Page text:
The fact is…

That people are being gas-lit every day.

That the environment is getting worse.

That we’re only a few steps away from reenacting The Handmaid’s Tale.

That subjugation and merciless violence continue unabated.

That the rights, freedoms, and unnamed liberties that some segment of Americans take for granted remain elusive or unrealized for millions more.

And the fact is… the majority of people in a position to change things don’t care.  At least enough to actually get out and do something about it.

What’s true or factual doesn’t matter anymore, in light of what these same people in their positions of power believe.  Belief has overtaken consideration or reasonable inquiry.  The belief that doing the least harm and the most good has been abandoned.  Greed and selfishness have overridden common sense.

Instead of building a longer table and working harder to uplift, we’re constantly being sold on the virtues of self-centered and illiberal belief structures.

Screw you, I got mine.

Gotta stick it to the Libs!

Are you triggered yet, snowflake?

And instead of being able to have reasoned discourse, the response is to treat that attempt at discourse as an affront–an attack on the very values that the victim claims to hold sacrosanct.

The fact of the matter is this: not everyone can be reached.  No amount of data, reasoned discourse, or inquiry can have an impact on those who choose not to be reached.  The ones who have already made up their minds have made them based on a flawed world-view and without empathy.

Do you expend energy reaching out to them, constantly being rebuked and further entrenching them in their recursively-reductive positions of scarcity and fear?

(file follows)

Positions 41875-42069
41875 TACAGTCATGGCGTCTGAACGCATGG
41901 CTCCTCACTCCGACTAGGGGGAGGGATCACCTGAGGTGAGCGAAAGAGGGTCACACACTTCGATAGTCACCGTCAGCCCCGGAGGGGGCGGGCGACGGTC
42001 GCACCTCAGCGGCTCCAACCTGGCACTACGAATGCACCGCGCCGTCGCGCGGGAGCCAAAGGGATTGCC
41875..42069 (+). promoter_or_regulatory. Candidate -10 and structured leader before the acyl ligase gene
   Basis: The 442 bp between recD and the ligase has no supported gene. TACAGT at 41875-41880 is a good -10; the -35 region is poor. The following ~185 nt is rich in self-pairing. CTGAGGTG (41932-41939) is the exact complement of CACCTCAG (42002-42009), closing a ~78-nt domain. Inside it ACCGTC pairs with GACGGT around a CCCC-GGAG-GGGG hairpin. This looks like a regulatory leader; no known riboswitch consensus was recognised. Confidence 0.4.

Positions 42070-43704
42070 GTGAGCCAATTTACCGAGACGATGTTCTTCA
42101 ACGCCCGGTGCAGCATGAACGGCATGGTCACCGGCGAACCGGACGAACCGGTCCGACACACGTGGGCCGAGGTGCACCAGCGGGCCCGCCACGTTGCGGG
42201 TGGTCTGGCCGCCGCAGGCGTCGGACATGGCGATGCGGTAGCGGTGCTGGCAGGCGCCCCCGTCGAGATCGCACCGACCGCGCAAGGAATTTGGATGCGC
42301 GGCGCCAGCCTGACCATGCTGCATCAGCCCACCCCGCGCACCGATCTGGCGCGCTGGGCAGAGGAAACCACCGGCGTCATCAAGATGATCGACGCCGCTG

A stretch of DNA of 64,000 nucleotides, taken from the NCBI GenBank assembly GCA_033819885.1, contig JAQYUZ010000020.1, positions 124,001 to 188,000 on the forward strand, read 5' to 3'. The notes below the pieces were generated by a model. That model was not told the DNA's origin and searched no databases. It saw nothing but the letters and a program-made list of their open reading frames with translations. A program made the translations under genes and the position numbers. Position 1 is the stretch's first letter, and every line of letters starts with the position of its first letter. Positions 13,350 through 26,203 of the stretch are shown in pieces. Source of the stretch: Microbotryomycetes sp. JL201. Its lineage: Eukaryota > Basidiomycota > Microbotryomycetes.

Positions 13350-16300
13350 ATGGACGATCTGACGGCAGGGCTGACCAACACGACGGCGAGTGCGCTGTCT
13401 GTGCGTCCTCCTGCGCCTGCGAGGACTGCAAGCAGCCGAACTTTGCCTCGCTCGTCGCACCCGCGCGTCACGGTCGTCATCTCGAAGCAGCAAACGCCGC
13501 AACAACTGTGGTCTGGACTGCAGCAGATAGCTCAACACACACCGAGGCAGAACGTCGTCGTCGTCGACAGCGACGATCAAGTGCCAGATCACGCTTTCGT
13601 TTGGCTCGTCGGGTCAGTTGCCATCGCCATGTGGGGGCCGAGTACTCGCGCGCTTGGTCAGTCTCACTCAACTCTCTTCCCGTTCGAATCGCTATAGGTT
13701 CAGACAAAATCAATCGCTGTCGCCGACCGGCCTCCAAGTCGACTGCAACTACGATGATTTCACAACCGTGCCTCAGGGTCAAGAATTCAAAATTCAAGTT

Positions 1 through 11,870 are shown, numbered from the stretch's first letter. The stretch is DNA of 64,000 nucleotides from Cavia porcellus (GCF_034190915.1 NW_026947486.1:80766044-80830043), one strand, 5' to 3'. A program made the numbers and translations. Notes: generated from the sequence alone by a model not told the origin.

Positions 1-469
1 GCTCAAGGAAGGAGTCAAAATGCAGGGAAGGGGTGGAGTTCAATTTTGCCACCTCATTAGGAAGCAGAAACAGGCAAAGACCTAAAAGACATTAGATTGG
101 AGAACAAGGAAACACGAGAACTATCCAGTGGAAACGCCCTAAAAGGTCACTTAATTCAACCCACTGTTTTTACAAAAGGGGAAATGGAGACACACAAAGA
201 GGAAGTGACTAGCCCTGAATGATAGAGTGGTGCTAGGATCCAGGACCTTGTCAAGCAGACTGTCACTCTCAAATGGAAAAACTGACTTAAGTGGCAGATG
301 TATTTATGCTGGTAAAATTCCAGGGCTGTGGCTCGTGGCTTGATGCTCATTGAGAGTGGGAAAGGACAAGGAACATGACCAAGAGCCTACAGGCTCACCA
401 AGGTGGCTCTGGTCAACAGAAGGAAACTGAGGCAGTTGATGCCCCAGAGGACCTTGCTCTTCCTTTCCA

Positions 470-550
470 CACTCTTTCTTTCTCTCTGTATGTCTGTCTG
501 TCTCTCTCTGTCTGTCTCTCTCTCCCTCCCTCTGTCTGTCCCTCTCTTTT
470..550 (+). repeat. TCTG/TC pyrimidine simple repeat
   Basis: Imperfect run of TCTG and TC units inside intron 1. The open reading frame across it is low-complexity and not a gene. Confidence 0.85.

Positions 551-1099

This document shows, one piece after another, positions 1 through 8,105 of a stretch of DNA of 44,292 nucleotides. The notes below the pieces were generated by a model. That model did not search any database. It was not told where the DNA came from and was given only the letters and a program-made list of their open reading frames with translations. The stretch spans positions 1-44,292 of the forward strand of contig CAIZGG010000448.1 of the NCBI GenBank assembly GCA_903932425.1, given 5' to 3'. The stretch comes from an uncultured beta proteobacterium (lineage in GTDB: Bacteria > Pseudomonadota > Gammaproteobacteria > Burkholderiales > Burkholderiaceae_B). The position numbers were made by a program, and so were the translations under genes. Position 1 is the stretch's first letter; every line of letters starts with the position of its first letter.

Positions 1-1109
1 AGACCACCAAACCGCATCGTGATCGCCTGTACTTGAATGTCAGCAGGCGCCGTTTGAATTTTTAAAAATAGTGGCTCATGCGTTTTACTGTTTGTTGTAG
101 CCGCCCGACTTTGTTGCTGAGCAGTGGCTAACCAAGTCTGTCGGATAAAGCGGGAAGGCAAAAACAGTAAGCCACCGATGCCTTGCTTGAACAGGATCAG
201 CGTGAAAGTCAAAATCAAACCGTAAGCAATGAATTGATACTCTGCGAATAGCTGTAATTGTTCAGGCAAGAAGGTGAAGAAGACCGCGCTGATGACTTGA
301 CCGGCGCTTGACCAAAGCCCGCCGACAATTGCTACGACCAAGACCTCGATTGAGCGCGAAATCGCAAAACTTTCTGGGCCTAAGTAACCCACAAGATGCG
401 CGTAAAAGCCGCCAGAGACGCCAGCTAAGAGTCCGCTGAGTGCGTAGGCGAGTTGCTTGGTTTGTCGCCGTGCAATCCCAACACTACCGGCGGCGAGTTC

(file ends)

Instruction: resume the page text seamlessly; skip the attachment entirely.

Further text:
Or do you instead reach out to the ones who haven’t yet made a decision?  To the ones that are looking for a compelling argument as to why they matter, why their friends and family matter, and why they should care about others who aren’t yet their friends or family?

That’s the question that’s screaming for an answer.  That’s a fact.

Why?

Lead with it.  It might seem inscrutible, impossible to comprehend the reasons why depending upon what subject is being queried.  But the impossibility of starting with it begs the question itself: why not start with “why”?

Take, for example, an engineer.  Brilliant, but utterly fearful and ineffective at communicating.  Why?

Perhaps that very same brilliant engineer might have been smothered or abused early in their life.  An educator or authority figure might have told them they’d never be able to communicate well.  A parent who could never be placated or pleased tore them down at every turn.  Maybe that’s why.

Maybe moves us closer.  Why gives us an opening to insert insight, perspective, and empathy into the discourse.

When we’re confronted by difficult choices, disagreement, or discontent, we have the agency to ask the magic question.  It’s up to us to dig deeper.

So, why not?

Empathic

It’s not that I feel more than most people, I’m just more willing to feel it. I’m not more nuanced or practiced at placing myself in someone else’s proverbial shoes or position, I just more willing to do it.

Why am I willing to place myself in positions of vulnerability? Why am I placing a greater importance on listening and empathizing than action?

Because that’s where the magic is. It’s been my experience that being honest and vulnerable with someone gives them the space to do the same. When that person feels as though they can stand at their full height, unencumbered by preconceived notions about who they are or what is expected of them, that’s when the person can be the most real.

Engaging in the kinds of connection that expose flaws in our thinking, grants us a different perspective, or challenges long-held beliefs is paramount to our growth. When we have these opportunities to grow in ways that we normally wouldn’t when left to our own devices, why wouldn’t we?

Re-entry